"We were a little nervous coming here because we saw the videos online and knew it would be tough competition," he said. "I'm really proud of our team. Everything worked as planned. It ran as well as it could have today."
Buffalo's 40-step machine, which featured a chemical-reaction volcano, took between 200 and 300 hours to build. Fernekes said the competition was a learning experience for his six-member team.
"If we had spent a little more time on developing a theme and built in a little more complexity, I think we could have done better," he said. "We're just happy to be here, but next year I can definitely see us being much more complex, and we hope to get a second or first place."
Other teams competing Saturday were Ferris State University, Big Rapids, Mich.; Michigan Technological University, Houghton, Mich.; Penn State University Brandywine, Media, Pa., and the University of Texas-Austin.
The competition, sponsored by Phi Chapter of Theta Tau fraternity, rewards machines that most effectively combine creativity with inefficiency and complexity. Machines must complete the assigned task in 20 or more steps.
"This year's machines were very impressive and demonstrated a great deal of ingenuity, creativity and teamwork," said Mike Mierzwa, Theta Tau's national contest co-chairman and a junior in nuclear engineering from Morris Plains, N.J. "It's evident that all of the competitors have put a lot of work into this, and that results in a terrific contest for the teams and the audience."
The National High School Rube Goldberg Machine Contest followed the Purdue national competition awards ceremony at the Purdue Armory. The high school event was coordinated by the Phi Chapter of Theta Tau.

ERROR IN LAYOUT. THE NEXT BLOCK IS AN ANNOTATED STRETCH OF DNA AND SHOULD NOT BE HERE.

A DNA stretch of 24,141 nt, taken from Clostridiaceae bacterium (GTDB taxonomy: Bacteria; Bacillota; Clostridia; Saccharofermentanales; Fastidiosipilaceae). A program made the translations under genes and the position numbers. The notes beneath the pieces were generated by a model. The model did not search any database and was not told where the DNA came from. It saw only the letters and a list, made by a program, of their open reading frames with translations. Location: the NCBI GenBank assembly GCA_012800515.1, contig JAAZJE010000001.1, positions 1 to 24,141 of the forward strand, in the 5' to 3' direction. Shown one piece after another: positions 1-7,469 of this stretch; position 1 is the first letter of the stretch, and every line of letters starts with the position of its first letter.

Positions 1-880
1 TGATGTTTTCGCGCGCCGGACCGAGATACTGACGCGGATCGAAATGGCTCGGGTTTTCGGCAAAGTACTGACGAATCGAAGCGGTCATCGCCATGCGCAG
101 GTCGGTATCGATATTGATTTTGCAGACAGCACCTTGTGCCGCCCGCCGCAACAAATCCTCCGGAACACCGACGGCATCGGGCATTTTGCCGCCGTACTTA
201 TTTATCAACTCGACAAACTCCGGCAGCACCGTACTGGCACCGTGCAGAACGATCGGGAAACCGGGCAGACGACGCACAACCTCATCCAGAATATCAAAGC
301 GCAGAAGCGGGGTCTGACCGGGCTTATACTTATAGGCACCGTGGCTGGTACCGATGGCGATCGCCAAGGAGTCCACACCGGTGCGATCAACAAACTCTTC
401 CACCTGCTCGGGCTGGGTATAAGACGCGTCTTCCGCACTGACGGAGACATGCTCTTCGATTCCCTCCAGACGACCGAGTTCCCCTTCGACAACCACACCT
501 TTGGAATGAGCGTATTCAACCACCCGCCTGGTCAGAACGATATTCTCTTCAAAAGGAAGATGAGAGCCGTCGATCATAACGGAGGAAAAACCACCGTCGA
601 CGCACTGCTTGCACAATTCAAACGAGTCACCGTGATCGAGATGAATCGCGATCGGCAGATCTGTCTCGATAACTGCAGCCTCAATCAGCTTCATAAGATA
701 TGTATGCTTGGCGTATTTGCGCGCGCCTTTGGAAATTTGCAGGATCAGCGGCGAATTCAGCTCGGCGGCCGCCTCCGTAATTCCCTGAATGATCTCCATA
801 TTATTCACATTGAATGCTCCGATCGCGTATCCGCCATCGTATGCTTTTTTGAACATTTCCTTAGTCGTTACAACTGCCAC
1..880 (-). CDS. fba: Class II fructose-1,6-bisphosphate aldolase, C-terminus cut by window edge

Pekin (Ill.) Community High School placed first, Bayfield (Wis.) High School placed second, and Thorp (Wis.) High School took third place.
Other teams competing in the high school contest were Alan B. Shepard High School, Palos Heights, Ill.; East Jordan (Mich.) High School; Kouts (Ind.) High School; Lanesville (Ind.) High School; Mackinaw City (Mich.) High School and Maumee (Ohio) High School.
The contest's namesake is the late cartoonist Rube Goldberg, who specialized in drawing whimsical machines with complex mechanisms to perform simple tasks.
Winning machines must complete two successful runs, and points are deducted if students have to assist the machine once it has started. Judges award points based on the creative use of materials, team chemistry, flow of machine and the theme of a machine.
Sponsors for this year's event were BAE Systems, Bosch Group Inc., Bose Corp., Daimler-Chrysler Corp., Fluor Corp., General Electric Co., Kimberly-Clark Corp., Lockheed Martin Corp., Omega Engineering Inc. of Stamford, Conn., Priio and Rockwell Collins Inc. Purdue's College of Engineering and College of Technology also supported the event.
In previous contests, students' machines were required to squeeze the juice from an orange and then pour the juice into a glass; select, clean and peel an apple; make a cup of coffee; toast a piece of bread; put a stamp on an envelope; and drop a penny into a piggy bank. Winners have appeared on television shows internationally, including CBS' "This Morning," ABC's "Good Morning America," NBC's "Today," "Newton's Apple," "Ripley's Believe it or Not," the Fox News Network and CNN. Purdue's national competition winning teams from the past two years have been featured on "Jimmy Kimmel Live."